After the establishment of the Republic of India there is
a widely shared desire in the country to evaluate the
gains made as also to assess our future.
• Undoubtedly, the people of the country
and the managers of society can be
congratulated on many counts for India's
achievements since independence which
include (i) self-sufficiency (in fact surplus
generation) in food-grains, (ii) a strong
industrial base, (iii) a rising expectancy of
life, (iv) a higher percentage of literacy, (v)
a united and better integrated India and (vi)
a growing recognition by the world
• of our capabilities and potential.
On the negative side, one could count
the nagging problems of unemployment,
illiteracy and poverty accentuated by an
ever increasing population.
Also, a low per capita income,
inadequate infrastructure, feudalistic
tendencies and worst of all a pathetic
contempt of rule of law and ethics in
Finally, an administration which is
perceived as self seeking and citizen
"WE, THE PEOPLE OF INDIA, having solemnly resolved to
India into a SOVEREIGN
DEMOCRATIC REPUBLIC, and to secure to all its
JUSTICE, social, economic and political;
LIBERTY of thought, expression, belief, faith and worship;
EQUALITY of status and of opportunity; and to promote
among them all;
FRATERNITY assuring the dignity of the individual and the
unity of the
IN OUR CONSTITUENT ASSEMBLY this twenty-sixth day of
November, 1949, do HEREBY ADOPT, ENACT AND GIVE TO
Akbar "the Great," who governed
India for half a century (1556-1605)
and by a wise, gentle and just
reign brought about a season of
prosperity. This man, whose
memory even to-day is revered by
the Hindus, was named Abul Fath
Jelâleddin Muhammed. And truly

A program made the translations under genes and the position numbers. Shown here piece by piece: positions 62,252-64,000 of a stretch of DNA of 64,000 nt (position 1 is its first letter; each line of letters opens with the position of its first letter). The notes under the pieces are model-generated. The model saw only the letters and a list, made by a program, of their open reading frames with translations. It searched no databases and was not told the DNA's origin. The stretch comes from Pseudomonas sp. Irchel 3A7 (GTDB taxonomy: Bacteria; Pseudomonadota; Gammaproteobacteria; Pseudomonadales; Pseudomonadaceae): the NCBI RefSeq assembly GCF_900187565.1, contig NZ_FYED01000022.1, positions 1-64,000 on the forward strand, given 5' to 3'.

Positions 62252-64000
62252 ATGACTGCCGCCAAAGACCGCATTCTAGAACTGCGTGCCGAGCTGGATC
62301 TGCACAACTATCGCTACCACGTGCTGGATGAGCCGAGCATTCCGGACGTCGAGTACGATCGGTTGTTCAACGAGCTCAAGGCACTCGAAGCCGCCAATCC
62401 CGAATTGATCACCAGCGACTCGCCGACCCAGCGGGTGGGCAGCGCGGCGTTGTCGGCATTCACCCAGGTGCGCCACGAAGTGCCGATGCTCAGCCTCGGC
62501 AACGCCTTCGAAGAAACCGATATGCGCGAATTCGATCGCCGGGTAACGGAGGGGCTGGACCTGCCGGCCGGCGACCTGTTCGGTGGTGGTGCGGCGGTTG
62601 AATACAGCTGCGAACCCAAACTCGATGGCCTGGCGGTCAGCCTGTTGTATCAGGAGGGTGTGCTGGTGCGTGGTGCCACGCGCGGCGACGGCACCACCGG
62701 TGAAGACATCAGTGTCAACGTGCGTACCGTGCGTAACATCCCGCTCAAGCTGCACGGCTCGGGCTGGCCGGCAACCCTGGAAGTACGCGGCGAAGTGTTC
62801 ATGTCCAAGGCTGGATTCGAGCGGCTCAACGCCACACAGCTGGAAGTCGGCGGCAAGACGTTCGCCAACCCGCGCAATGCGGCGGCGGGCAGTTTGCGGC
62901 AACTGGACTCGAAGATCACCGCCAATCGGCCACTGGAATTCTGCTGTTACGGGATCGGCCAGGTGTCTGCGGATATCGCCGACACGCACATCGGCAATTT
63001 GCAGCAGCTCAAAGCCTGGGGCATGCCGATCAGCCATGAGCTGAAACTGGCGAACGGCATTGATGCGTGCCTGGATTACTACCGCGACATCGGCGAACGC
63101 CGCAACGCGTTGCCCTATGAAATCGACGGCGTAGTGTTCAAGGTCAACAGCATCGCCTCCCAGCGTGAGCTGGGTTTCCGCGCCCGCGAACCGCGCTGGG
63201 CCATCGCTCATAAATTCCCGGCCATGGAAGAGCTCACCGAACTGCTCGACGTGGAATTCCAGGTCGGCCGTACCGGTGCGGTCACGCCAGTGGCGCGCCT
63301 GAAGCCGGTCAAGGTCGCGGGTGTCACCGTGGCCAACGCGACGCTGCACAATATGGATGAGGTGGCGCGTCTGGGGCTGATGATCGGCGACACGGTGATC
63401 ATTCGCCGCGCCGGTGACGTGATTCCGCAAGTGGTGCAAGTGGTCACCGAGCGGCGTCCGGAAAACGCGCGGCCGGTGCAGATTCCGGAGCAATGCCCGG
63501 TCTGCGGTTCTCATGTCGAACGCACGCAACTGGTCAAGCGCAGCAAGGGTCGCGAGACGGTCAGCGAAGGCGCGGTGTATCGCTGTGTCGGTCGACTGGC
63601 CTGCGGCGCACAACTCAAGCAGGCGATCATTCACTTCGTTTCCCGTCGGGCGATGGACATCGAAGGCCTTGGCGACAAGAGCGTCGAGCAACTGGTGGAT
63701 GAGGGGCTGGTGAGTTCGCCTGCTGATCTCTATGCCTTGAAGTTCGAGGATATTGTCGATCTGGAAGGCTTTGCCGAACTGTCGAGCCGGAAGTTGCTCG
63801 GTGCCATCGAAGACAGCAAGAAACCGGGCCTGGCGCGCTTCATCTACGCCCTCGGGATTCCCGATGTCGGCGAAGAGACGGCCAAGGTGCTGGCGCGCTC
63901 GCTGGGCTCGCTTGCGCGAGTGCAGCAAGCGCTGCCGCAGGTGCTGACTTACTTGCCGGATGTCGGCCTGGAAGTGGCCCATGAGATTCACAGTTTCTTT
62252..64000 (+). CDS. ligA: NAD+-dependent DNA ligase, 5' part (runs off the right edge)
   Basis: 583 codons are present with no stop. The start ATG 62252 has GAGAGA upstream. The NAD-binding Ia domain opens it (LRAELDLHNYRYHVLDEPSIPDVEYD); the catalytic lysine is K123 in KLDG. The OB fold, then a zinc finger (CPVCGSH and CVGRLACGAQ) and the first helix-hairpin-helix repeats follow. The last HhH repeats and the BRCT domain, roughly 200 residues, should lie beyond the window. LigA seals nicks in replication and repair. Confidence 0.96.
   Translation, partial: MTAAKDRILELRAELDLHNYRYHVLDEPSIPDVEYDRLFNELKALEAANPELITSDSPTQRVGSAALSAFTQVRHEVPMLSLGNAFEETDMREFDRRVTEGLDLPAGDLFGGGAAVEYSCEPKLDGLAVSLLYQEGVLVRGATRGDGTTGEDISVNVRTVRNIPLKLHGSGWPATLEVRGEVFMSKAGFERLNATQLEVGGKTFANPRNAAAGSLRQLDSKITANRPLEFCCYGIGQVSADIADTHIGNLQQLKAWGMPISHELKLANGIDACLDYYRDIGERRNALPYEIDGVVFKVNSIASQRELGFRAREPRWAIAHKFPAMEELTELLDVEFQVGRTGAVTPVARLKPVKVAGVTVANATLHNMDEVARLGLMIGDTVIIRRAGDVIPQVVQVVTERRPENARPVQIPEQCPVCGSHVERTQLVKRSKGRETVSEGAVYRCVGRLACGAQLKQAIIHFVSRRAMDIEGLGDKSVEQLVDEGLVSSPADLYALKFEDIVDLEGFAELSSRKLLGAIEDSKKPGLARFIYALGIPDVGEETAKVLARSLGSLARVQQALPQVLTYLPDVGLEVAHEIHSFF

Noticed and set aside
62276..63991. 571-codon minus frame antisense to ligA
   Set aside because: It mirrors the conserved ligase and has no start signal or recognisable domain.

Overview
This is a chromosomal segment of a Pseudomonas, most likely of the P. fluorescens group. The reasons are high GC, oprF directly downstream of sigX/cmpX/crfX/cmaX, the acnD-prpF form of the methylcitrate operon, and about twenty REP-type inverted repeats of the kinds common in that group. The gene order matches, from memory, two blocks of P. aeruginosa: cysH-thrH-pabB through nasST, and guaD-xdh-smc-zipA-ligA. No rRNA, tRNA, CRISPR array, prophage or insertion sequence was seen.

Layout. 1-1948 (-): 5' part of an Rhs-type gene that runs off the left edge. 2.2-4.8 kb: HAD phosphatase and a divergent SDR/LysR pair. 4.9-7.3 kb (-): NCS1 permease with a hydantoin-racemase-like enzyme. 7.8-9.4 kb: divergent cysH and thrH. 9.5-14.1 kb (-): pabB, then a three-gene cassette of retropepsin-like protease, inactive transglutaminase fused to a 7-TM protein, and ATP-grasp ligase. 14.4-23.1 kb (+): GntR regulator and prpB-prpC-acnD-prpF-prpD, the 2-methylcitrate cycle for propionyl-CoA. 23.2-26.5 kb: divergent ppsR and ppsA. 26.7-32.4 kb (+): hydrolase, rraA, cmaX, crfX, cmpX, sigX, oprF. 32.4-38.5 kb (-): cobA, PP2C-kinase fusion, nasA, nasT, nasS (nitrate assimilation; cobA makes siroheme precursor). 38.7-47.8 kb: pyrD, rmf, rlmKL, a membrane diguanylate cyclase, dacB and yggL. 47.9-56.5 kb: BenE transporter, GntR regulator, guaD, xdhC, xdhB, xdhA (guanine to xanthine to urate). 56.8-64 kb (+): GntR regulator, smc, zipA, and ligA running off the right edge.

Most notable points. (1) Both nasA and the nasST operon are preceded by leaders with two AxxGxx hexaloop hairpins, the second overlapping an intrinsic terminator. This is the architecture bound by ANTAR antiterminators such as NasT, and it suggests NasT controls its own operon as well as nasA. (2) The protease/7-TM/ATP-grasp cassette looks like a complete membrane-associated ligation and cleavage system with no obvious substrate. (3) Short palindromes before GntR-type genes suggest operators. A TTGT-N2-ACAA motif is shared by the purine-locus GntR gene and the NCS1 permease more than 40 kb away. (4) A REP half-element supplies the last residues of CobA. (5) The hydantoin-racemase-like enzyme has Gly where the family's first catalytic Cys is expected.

he justified the epithet, for great,
fabulously great, was Akbar as
man, general, statesman and ruler.
Akbar succeeded in establishing order, peace,
and prosperity in his regained and newly
subjugated provinces. This he brought about
by the introduction of a model administration,
an excellent police, a regulated post service,
and especially a just division of taxes.
Up to Akbar's time corruption had been a
matter of course in the entire official service
and enormous sums in the treasury were lost by
peculation on the part of tax collectors.
AKBAR, EMPEROR OF INDIA: The corruption in the
finance and customs department was abolished by
means of a complicated and punctilious system of
supervision (the bureaus of receipts and expenditures
were kept entirely separated from each other in the
Akbar himself carefully examined the accounts
handed in each month from every district, just as he
gave his personal attention with tireless industry and
painstaking care to every detail in the widely ramified
domain of the administration of government.
Moreover the Emperor had at the head of the
finance department a prudent, energetic, perfectly
honorable and incorruptible man, Todar Mal, who
without possessing the title of vizier or minister of state
had assumed all the functions of such an office.
For us in India, corruption has been an age-old
phenomenon. Chanakya is supposed to have said in
the Arthashastra that there are 40 different methods
by which public officials can indulge in corruption.
"The Mahamatras are like fish. Does one know,
when the fish is drinking water?" he is supposed to
have said. Indira Gandhi, when asked a question
about corruption, passed it off with a comment that it
was a global phenomenon.
Corruption is a matter of concern as it has negative
consequences. Corruption is anti-national. The hawala scam
of the 1990s exposed how the Kashmiri terrorists were
getting funds through the hawala route, and it is the same
route by which the corrupt bureaucrats, politicians and
businessmen also were getting and laundering their funds.
The 1999 UNDP report on Human Development pointed out
that if India’s corruption level can be brought down to that of
the Scandinavian countries, India’s GDP will grow by 1.5 per
cent and FDI increase by 12.5 per cent. Corruption is,
therefore, anti-economic development.
Corruption is anti-poor. In a country, where 26 per cent
of the population is below the poverty line, corruption
hits the poor very badly. Many of the development
schemes meant for the weaker sections do not benefit
them at all. Rajiv Gandhi remarked that only 15 paise
out of every rupee meant for the anti-poverty